Now that it’s October, we are starting to get quite a bit of produce, ah such weird weather here. Anyway, we were able to grow a nice pot of spring onions, which I love. They were quick and easy to grow and we will definitely grow them again. Our three kind of pathetic looking tomato plants are really starting to produce. We are collecting large handfuls almost every day, and the orange ones are my favourite. There are two cantaloupes on our plant. This is the first to ripen, it looks great, it smells divine, though I wouldn’t exactly call it a success…. just look how big it is, and I have small hands. We haven’t cut into it yet, probably for snack today, though I’m not sure it could qualify as a snack for six of us, ha ha. This week has been crazy and busy. All four of the kids have come down with combinations of cold/flu/and pinkeye. No two children have the same symptoms and we got the babe’s pinkeye cleared up before anybody else picked it up, a minor miracle as it’s so catchy. I think it’s safe to say that everyone is on the mend, so we are off to the mountains for the weekend, to take a quick relaxing, restorative break. What are you all up to this weekend?
Archive for the ‘green’ Category
A simple summer salad made from the bounty of our garden. Well, it may not be a huge bounty, but it sure does taste good. There is something so incredibly satisfying about being able to walk out into the garden and pluck peppers, tomatoes, and cucumbers right off the plants. In less than five minutes you can be sitting down to a wonderfully simple salad that is still warm from the sun. This was the first year we grew peppers and cucumbers and they will definitely be back next year. I’m also looking forward to growing some different veg as well. Slowly but surely our garden is expanding and it is so much fun. The kids love being able to pick veg, but they are really excited about the cantaloupe. Right now it’s about the size of a softball and growing a bit every day. What bounty are you enjoying from the garden (or the shops)?
Making bread bags has been on my to do list for well, ages. Considering it only took me ten minutes, with distractions, I should have done it ages ago. I have been wanting to come up with a more natural storage solution for keeping our bread and had decided on cloth bags. Shortly after, I saw Mousy Brown’s tutorial and decided that was just the thing. Funnily enough, I picked up these tea towels to make them when we were at the Ikea in Philly. When I went back to the tutorial, I realized that I had bought the exact same ones. I love how they turned out, they are a good weight and should be just right for keeping our bread fresher, longer. If you are looking for a new way to store your bread, give these a try, they are quick, very easy, and really nice to look at.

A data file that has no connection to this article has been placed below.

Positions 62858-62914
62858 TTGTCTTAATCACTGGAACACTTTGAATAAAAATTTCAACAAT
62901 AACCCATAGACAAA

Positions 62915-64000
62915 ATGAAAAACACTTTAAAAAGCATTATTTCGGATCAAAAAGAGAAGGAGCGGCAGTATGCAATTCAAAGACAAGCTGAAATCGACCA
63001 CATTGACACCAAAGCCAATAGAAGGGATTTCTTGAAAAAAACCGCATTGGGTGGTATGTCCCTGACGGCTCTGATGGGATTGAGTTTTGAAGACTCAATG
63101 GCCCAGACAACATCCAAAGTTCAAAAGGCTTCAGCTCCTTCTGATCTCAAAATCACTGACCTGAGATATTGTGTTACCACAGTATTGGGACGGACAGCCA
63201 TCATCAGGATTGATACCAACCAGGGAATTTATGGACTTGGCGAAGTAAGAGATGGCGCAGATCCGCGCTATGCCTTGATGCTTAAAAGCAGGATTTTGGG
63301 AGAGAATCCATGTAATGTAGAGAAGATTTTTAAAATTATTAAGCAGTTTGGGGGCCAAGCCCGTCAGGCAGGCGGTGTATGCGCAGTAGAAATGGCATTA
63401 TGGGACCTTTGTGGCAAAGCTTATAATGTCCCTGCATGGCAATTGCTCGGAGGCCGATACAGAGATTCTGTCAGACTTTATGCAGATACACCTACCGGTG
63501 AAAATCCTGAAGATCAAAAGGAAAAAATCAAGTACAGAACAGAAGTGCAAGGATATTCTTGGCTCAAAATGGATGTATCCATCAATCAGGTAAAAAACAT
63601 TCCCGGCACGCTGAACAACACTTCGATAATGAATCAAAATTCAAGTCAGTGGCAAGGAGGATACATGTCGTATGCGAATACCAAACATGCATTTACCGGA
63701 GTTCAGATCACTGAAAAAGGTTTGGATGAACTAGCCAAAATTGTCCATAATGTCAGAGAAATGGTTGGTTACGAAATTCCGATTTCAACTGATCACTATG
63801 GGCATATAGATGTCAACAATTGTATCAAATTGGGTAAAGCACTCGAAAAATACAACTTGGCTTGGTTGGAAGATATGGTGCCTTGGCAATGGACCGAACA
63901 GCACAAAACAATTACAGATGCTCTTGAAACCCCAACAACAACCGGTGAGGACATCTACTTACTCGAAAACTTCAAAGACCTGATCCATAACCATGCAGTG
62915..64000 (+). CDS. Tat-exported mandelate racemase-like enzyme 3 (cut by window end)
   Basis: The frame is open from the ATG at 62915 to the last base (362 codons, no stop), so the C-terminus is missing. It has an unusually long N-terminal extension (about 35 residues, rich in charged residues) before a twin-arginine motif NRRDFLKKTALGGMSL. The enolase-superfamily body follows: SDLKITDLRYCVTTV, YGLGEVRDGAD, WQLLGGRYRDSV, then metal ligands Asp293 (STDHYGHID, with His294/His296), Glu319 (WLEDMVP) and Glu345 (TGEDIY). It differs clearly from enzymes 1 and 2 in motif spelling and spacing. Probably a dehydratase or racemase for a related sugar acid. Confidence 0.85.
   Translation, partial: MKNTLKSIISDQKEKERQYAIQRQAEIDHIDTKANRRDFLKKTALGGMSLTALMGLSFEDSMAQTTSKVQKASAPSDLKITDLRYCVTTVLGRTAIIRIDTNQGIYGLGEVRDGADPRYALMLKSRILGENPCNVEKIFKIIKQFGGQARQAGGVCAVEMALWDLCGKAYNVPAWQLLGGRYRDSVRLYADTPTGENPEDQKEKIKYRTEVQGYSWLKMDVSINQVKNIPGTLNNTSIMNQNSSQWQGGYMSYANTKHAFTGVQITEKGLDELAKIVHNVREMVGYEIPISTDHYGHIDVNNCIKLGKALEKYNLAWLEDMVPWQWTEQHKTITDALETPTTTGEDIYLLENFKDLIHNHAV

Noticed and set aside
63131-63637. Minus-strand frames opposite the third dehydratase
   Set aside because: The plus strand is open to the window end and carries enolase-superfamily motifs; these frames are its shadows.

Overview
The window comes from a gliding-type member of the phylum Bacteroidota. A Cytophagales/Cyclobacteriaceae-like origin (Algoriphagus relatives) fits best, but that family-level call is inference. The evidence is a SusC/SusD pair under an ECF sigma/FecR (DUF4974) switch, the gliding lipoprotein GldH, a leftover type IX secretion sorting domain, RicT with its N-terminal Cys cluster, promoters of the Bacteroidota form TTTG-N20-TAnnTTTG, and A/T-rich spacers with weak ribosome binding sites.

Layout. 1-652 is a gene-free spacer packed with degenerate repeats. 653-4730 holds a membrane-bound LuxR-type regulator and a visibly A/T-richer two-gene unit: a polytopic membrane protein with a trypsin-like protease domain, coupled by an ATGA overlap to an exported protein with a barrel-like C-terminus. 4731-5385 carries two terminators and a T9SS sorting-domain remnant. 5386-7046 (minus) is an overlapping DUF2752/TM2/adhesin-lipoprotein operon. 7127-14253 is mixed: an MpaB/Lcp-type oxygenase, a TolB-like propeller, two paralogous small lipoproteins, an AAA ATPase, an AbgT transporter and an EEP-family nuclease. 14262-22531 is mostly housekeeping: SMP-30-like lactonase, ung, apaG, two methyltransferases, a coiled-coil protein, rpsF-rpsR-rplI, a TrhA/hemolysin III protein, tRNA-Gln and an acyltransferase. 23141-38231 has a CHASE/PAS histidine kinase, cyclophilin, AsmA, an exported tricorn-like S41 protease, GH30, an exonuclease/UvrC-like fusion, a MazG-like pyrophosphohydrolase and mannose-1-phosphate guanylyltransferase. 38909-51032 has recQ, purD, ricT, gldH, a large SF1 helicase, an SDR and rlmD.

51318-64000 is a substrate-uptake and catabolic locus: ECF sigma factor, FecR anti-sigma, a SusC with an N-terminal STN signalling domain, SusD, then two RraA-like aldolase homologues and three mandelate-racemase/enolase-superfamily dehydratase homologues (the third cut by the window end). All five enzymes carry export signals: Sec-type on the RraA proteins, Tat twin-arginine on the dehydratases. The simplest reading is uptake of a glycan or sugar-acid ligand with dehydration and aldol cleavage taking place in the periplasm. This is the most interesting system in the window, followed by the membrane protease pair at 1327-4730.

My seven year old loves blankets. He is buried or snuggled in one most of the time during the winter, and fall, and spring. I have to fold them and put them away during the summer and he has even been known to dig them out just to snuggle up. I have been wanting to sew each of my kids their own special quilt and I finally finished his. Most clothes that are grown out of around here end up at the thrift store. T-shirts that are too worn and/or stained get cut up into cleaning rags. I’ve always felt a little bit bad about jeans though. With a torn knee or a worn cuff they can’t be donated, but I didn’t want to throw them out either. So one day it came to me, make a strip quilt out of the decent pieces. I have to say that it turned out even better than I imagined. I absolutely love this quilt, and I hope he will too. The jeans were well worn so they are so soft, not stiff at all, perfect for snuggling up in. I used a thrifted sheet for the back. For the inside, I used the other half of that sheet (it had a few small tears and stains) and a large piece of flannel that had been given to me (I didn’t care for the print). It ends up being a nice sturdy weight and the grand cost was $1, for the sheet. Everything else I had, which makes this quilt all the more exciting to me. I really do love taking things that are no longer used or loved and turning them into beautiful things. So here we are, a well loved denim quilt for a well loved boy.
I’m a bit swept off my feet at the moment. Hubby is working on-site with a client in Washington D.C. for two weeks so it is just me and the kiddos for a while. Apart from the two months that I was in the hospital this will be the longest we’ve ever been apart. Thank goodness for modern technology as we can call, e-mail, text and even video chat to make the distance seem not quite so far away. Our days have been super busy and filled with plenty of games, lots of snuggles, picnics on the living room floor when it was too drizzly to eat outside, and even a late night snack of bread pudding when my eldest couldn’t sleep. I’ve been staying occupied in the evenings watching British tv shows and crafting. These quick change trousers were high on my list. They are from Anna Maria Horner’s book Handmade Beginnings. They are super cute, super easy and just what we needed as the nights have been a bit chillier and the babe didn’t have any pyjama pants as she has outgrown everything that fit her last winter. These are ingenious as they are fully reversible. I only used two different fabrics instead of three on this pair as I am trying to use up some of the fabrics I have on hand without spending anything on new fabric. The striped cotton was from a pair of hand me down pyjama pants that were too short for me, so they matched up pretty nicely with some purple floral fabric I already had and voila, cute pyjama pants to keep those cute little baby legs warm. There are definitely going to be more quick change trousers in our future.